Now that all that business is settled, we can move on to something important — the Campaign of ‘12, opening this morning.
Picking candidates four years out is a dinner-party exercise, more fun than Trivial Pursuit but no more enlightening than spin-the-bottle. Nevertheless it’s what Washington groupies and junkies do. There’s the delicious prospect of what will inevitably be called — gasp! — “a cat fight.” Sarah Palin vs. Hillary Clinton. Yum, yum.
This assumes that (a) Gov. Palin wants a career in national politics and has caught an incurable case of Potomac Fever; (b) Barack Obama will reveal himself to be the sweet-talking, seductive empty suit that so many don’t know and love with a feel-good speech for every occasion but maybe a one-reel wonder for all that; and (c) Hillary Clinton didn’t really mean it when she said the chances of her trying again are approximately zero. Even a cautious bettor will be tempted to go for this trifecta.
Hillary has only to watch and wait, to see whether Mr. Obama is headed for Mount Rushmore or to the dustbin, where history consigns honey-tongued pretenders. She and Bubba paid their dues, campaigning for the messiah with the appearance of rooting for him, even if they did it with fingers crossed behind their backs. Hillary was hard on the job yesterday in New York, working the lines of New Yorkers waiting to vote. Bubba worked Florida hard enough that he can credibly take credit for what the Democrats accomplished there.
Sarah Palin, on the other hand, still has to prove that she’s the real goods with no imminent sell-by date. The press never let up from the hour John McCain introduced her as his running mate, mocking her as “Caribou Barbie” who abandoned her children for politics and failed her husband to march hopelessly out of step with real women. They roughed her up but she didn’t whine, and when the press ridiculed her children, she shoved them proudly in their faces, even the little boy with Down syndrome. The governor had been a beauty queen and could still give a good account of herself arrayed against women two decades younger than she, with her dazzling smile, trim ankles, red spike heels and a body that turns every male head. Some women could never forgive her for that. Not only was she bereft of an Ivy League credential, but she succeeded as a graduate of the University of Idaho, with credits from Hawaii Pacific University, North Idaho College and even a semester at something called Matanuska-Susitna College. She didn’t have a master’s degree in women’s studies from Harvard, nor had she ever taken a course in art appreciation at Stanford. She didn’t have a doctorate from Yale in the poetry of Nineteenth-Century Romania or the politics of the Third Ten-Year Plan for Agricultural Reform in Uzbekistan. She was begging feminists with fancy credentials who had never accomplished anything to hate her, and they did.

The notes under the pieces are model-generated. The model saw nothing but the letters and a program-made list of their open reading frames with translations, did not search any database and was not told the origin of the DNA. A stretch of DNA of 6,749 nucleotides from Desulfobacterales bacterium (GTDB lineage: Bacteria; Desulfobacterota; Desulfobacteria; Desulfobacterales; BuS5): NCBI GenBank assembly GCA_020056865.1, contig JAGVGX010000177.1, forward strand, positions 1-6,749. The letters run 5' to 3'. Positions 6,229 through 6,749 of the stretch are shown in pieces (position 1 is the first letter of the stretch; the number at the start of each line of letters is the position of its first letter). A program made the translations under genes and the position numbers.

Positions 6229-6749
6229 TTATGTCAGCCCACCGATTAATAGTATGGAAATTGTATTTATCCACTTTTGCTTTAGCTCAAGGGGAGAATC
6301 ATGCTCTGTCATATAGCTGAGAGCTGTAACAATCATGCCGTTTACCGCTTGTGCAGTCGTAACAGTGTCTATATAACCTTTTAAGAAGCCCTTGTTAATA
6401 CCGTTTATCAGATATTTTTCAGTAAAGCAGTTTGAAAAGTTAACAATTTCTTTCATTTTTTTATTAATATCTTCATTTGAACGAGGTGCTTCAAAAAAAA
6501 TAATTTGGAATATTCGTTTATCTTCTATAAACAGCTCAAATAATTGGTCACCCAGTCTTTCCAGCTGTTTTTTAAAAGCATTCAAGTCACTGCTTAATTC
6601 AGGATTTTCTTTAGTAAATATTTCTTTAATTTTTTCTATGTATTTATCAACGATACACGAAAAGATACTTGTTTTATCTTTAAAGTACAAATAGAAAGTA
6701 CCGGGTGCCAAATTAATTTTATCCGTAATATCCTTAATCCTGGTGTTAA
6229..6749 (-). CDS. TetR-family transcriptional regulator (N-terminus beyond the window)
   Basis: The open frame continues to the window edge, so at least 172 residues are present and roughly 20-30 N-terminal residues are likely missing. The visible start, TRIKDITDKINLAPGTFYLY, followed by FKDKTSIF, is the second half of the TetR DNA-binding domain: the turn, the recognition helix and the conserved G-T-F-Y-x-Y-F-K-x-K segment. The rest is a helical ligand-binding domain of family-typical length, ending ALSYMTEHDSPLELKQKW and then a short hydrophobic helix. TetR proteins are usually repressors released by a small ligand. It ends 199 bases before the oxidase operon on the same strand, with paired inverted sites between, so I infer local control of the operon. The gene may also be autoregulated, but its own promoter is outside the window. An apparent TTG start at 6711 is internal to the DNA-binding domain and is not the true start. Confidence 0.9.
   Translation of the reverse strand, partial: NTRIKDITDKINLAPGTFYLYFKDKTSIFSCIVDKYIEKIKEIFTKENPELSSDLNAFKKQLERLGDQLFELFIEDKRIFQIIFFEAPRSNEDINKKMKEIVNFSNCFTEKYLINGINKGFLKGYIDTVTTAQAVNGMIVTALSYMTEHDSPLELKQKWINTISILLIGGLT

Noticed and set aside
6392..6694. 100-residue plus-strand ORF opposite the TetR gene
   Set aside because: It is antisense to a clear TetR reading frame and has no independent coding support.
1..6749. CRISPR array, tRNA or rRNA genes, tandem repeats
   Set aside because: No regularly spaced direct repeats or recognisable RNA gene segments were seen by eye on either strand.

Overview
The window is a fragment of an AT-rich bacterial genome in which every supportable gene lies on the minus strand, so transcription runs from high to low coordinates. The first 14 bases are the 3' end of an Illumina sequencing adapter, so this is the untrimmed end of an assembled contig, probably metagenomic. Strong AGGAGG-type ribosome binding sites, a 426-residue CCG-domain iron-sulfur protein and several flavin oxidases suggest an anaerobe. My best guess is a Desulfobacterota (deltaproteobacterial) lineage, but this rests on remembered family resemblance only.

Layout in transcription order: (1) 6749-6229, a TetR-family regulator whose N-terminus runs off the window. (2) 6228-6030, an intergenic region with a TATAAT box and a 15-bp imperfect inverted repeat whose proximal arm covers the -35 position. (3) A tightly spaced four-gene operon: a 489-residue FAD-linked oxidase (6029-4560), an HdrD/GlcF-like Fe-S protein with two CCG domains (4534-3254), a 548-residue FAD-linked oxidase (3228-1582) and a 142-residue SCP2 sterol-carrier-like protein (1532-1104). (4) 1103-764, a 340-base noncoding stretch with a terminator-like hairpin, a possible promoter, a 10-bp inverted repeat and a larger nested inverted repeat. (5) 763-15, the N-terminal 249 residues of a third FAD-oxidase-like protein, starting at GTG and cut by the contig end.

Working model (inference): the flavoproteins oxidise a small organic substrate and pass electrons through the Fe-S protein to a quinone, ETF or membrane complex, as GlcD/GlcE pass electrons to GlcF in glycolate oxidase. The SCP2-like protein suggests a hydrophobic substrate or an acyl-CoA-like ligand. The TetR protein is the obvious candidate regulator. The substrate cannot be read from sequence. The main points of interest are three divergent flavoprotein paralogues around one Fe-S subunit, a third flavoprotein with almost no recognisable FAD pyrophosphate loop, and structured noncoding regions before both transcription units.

Her smarter critics knew better than to show up at a Palin rally, where crowds bigger than John McCain’s and some of them approaching the size of Barack Obama’s went bonkers when she stepped on the platform. The multitudes cottoned to the plain way she talks, her lack of affect. She has the gift. Ronald Reagan had it first, the ability to connect with plain folks, telling it like the unwashed masses think things ought to be. Sarah Palin, like Reagan and Maggie Thatcher vastly underestimated early on, comes across as the real number.
She didn’t have time to polish her act this time. She made the mistake of listening to the men who coached her for the disastrous interviews with Charlie Gibson and Katie Couric, who asked the “gotcha!” questions prepared for them (and they didn’t know the answers themselves), and only when she “went rogue” did Sarah Palin capture her moment. She can take a lot from John McCain’s last hurrah, beginning with a list of people never to hire in 2012.
Almost anyone can cram for an exam; almost anybody can memorize the names of the assistant third secretary of the motor pool in Lower Volta and the keeper of the seal of the People’s Republic of Western Granola; these are the questions the chattering class use as the test for true intelligence. Sarah Palin has the opportunity to seize the falling flag, to keep it away from the Republican careerists perfectly satisfied to be lickspittles permanently subservient to the majority Democrats. This could be a hoot, this Campaign of ‘12.
Wesley Pruden is editor emeritus of The Washington Times.